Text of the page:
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    Rev. Kensho Furuya

What does a Black Belt really mean?

By: Reverend Kensho Furuya

Through the popularity of this column, I get correspondence from all over the country. And the most commonly asked question is, "How long does it take to get a black belt?" I don't know how this question is answered in other schools, but my students know that asking such a question in my dojo would set them back several years in their training. It would be a disaster. Most people would be overjoyed if I would say it takes just a couple of years to get a black belt, but unfortunately it does not. And though I am afraid most people would not be happy with my answer, I think the general misconception about "what is a black belt?" should be clarified as much as possible. This is not a popular subject to discuss in the way I am going to. Indeed, I warn my students not to ask the question in the first place. The answer is not what they want to hear. How do you get a black belt? You find a competent teacher and a good school, begin training and work hard. Someday, who knows when, it will come. It is not easy, but it's worth it. It may take one year; it may take ten years. You may never achieve it. When you come to realize that the black belt is not as important as the practice itself, you are probably approaching black belt level. When you realize that no matter how long or how hard you train, there is a lifetime of study and practice ahead of you until you die, you are probably getting close to a black belt. At whatever level you achieve it, if you think you "deserve" a black belt, or if you think you are now "good enough" to be a black belt, you are way off the mark, and, indeed a very long way from reaching your black belt. Train hard, be humble, don't show off in front of your teacher or other students, don't complain about any task and do your best in everything in your life. This is what it means to be a black belt. To be overconfident, to show off your skill, to be competitive, to look down on others, to show lack of respect, and to pick and chose what you do and don't do (believing that some jobs are beneath your dignity) characterize the student who will never achieve black belt. What they wear around their waist is simply a piece of merchandise bought for a few dollars in a martial arts supply store. The real black belt, worn by a real black belt holder, is the white belt of a beginner, turned black by the color of his blood and sweat.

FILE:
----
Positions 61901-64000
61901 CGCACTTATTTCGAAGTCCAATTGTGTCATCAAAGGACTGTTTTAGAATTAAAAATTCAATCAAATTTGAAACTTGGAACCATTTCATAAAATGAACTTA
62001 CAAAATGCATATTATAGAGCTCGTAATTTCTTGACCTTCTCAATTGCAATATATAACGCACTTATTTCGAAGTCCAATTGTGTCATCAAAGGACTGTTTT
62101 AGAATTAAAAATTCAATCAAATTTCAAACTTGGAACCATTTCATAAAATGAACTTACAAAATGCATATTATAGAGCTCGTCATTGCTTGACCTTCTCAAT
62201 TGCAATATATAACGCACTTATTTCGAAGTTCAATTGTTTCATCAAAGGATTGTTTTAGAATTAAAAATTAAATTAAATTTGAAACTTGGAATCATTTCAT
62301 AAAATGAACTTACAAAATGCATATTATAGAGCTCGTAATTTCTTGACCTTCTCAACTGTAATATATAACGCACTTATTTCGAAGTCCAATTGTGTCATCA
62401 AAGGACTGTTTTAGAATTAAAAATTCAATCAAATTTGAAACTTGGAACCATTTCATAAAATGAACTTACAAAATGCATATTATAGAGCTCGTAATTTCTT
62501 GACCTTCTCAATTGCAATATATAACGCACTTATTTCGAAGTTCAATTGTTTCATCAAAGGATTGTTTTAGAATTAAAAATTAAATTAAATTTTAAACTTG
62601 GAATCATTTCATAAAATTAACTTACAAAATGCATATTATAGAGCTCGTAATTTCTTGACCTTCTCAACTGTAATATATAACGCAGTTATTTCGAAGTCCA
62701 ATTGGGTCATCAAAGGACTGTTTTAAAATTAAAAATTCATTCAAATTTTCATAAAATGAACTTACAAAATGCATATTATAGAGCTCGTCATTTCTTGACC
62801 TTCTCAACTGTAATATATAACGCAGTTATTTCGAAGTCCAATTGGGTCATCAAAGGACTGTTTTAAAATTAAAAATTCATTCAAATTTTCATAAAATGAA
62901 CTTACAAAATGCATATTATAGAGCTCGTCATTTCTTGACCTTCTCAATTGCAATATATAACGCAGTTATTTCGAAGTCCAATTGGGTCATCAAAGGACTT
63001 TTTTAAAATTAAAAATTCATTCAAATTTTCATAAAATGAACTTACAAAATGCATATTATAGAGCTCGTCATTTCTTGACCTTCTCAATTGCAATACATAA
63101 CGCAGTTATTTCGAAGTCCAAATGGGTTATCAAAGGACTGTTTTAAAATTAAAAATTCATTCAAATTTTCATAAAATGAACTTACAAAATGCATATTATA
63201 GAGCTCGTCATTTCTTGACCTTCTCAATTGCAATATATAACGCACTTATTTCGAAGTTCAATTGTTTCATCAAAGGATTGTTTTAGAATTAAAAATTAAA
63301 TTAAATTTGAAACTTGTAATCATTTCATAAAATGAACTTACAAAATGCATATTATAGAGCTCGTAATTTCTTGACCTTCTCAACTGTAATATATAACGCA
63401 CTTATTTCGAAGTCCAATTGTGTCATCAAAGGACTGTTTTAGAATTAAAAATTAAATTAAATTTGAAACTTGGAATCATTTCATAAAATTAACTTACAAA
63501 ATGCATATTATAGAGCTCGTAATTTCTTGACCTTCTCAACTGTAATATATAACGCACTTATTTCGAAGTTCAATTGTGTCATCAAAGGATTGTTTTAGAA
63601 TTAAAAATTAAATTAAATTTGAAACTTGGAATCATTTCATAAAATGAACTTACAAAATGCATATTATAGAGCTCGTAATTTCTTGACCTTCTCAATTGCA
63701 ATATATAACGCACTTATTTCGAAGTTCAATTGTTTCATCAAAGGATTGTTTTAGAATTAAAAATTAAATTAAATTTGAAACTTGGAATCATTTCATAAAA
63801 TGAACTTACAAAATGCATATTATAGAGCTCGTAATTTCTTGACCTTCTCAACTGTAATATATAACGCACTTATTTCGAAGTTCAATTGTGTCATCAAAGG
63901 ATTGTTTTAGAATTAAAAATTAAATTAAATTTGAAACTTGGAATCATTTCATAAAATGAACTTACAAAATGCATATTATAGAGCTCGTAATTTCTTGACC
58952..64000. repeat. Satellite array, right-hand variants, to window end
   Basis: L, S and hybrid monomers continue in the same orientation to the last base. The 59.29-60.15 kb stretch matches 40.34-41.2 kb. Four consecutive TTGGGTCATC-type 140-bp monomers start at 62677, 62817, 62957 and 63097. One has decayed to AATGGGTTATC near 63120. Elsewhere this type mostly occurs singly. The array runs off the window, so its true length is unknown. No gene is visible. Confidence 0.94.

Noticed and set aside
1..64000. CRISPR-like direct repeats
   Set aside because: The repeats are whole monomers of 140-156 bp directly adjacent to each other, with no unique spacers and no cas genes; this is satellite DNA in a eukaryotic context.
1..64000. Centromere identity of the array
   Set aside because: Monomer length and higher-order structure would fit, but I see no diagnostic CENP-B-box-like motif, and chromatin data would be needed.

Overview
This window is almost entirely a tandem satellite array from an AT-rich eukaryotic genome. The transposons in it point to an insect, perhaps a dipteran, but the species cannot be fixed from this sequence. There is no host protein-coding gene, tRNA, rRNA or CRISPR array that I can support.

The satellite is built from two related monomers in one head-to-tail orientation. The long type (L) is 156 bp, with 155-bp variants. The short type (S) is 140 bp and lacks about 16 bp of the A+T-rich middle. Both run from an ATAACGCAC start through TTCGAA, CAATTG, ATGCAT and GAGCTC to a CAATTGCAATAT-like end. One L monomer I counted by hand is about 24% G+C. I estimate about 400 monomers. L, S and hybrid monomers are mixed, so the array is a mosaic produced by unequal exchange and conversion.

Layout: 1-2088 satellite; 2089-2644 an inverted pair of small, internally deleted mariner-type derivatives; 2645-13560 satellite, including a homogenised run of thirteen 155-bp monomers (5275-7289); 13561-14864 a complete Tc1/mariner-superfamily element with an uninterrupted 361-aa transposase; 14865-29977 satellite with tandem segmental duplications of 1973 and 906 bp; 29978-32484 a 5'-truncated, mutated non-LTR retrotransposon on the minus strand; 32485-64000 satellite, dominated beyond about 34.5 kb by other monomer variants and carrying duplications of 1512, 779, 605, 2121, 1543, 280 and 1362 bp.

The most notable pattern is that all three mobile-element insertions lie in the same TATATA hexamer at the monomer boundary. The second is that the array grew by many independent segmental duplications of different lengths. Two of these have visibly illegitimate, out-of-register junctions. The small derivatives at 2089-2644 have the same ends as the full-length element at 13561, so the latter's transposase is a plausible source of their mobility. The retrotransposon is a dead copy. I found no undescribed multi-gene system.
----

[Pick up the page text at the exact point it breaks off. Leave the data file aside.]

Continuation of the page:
Training Pattern